Neverland

"All children, except one, grow up. They soon know that they will grow up, and the way Wendy knew was this...."

I didn't grow up on Peter pan. My parents never sat me down and read the book, and I don't remember loving  the Disney animation so much as I loved... lets say, Aladdin, or Beauty and the Beast. And yet as I age, I find it becoming an intricately connected part the whole that is me.

Peter Pan. The boy who will not grow up. Recently I watched the live action movie, and not a single motion picture can make me grin so hard, can so completely enthrall me... yet make me so sad at the same time. It's not a pitying sadness. Or a longing, but a deep, jagged aching that tears at me inside. It'll be at little moments. Flying with the fairies, or fencing with pirates while soaring through the air and zipping through the trees. Maybe longing is closer. Maybe home sickness for a land where there's no seam between the ocean and a star studded sky.

But it's never been Wendy I felt connected to. Why, who is it you ask? Of course it's Peter Pan. No matter if I read the book, or I watch the movie, I feel a deep likeness to this boy who never grows up. A boy who's only joy, and laughter, and innocence and adventure. Especially adventure. Some time ago I wrote a little about this same topic called, Like Peter's shadow sewed to his feet.

You see, before I even started getting into Peter Pan and Neverland the thought of growing up put a sour taste on the back of my tongue. All around me people would bitch and complain about work. About hurt, about doing things they detested just to get by. And always without fail it would be followed by a shrug and, "It's just part of growing up."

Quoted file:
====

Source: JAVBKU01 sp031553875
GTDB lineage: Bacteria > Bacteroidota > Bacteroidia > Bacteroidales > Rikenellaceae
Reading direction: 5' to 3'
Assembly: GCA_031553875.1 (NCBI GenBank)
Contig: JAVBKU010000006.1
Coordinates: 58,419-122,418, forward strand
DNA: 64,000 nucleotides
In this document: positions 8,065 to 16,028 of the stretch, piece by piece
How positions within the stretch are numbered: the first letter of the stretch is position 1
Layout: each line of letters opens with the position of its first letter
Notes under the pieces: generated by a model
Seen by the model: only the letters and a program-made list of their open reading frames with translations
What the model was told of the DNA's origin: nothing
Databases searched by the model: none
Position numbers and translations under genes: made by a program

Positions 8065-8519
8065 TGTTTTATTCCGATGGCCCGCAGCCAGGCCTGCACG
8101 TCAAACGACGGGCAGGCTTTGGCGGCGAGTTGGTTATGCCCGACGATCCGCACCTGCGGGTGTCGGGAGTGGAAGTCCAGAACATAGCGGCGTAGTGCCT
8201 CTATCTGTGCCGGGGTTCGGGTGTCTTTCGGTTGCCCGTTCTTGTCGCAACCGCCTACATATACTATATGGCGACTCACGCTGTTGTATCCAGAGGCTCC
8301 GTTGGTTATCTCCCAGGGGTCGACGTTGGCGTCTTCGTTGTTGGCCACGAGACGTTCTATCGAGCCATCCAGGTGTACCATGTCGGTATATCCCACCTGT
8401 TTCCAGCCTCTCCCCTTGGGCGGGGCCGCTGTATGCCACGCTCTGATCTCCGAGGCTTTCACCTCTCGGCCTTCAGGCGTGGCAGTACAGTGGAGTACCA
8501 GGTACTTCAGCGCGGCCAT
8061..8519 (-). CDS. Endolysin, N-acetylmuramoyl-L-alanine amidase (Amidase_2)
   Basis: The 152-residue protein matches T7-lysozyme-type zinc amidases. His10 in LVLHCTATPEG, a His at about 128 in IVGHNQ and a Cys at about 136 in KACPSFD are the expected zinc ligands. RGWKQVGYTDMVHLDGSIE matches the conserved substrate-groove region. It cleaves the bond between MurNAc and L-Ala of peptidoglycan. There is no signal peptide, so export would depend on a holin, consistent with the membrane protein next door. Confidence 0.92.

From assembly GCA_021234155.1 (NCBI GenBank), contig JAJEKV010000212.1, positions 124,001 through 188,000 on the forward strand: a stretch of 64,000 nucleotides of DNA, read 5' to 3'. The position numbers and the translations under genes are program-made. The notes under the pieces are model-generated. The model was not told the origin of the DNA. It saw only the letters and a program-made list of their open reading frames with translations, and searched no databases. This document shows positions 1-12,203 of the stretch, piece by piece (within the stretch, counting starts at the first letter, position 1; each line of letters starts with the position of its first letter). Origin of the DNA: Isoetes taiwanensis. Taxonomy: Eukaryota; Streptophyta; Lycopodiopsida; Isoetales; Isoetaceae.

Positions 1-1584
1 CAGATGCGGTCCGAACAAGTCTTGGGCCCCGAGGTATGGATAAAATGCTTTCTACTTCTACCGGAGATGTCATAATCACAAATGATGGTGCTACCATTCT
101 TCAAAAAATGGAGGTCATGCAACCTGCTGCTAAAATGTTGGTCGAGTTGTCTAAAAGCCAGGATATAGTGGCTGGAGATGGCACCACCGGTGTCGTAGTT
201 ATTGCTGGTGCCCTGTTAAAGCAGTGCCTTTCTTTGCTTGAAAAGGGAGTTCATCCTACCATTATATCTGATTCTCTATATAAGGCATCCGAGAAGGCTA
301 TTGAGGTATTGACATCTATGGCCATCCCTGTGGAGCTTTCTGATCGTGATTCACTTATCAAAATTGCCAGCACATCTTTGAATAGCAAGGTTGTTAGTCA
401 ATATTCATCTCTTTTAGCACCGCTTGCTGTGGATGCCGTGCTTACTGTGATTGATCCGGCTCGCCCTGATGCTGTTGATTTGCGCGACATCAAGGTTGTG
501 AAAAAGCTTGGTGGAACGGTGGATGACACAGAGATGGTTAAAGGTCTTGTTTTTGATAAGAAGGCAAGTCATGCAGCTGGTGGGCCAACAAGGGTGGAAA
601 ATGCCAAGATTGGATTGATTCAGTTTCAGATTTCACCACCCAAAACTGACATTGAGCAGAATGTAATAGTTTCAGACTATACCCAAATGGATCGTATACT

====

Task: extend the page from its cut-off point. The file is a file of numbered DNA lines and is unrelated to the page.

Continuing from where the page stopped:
Part of Growing up? Part of growing up is dashing your dreams in the dirt? Growing up is going through each day on repeat? Like some wind up toy? Never. I couldn't have it. If my life were to be nothing more than day after day of a useless, pointless existence... well I just couldn't live it.  After all, "To die would be an awful big adventure."

"He[Peter Pan] had ecstasies innumerable that other children can never know; but he was looking through the window at the one joy from which he must be forever barred."

But all children must grow up. However, to grow up, doesn't mean to grow bitter, or cross. And yet, still, the thought brings that sadness back. That longing for a home where all you need to fly is happy thoughts, and a little bit of fairy dust. 

Maybe that's why I write. Because when I do, I get to go to Neverland even though I'm awake. I must dream about it three, four times a month at least. When I write I can watch the mermaids, and swim through the night sky like it's a vast, swirling sea. And best of all, no one can tell me I can't. That it's impossible, that it's childish to think this, that I'm crazy to believe in that and I can go on all the adventures I want.

You never stop being a child. Your body might grow weak, your eyes might get tired. But your heart can stay light and filled with joy, if only you believe it can. The day my dreams come true, is the day I'll fly, and I wont have to close my eyes anymore to picture a Neverland all my own, because I'll live it every day. I'll be Peter Pan. The one who never grew up.  

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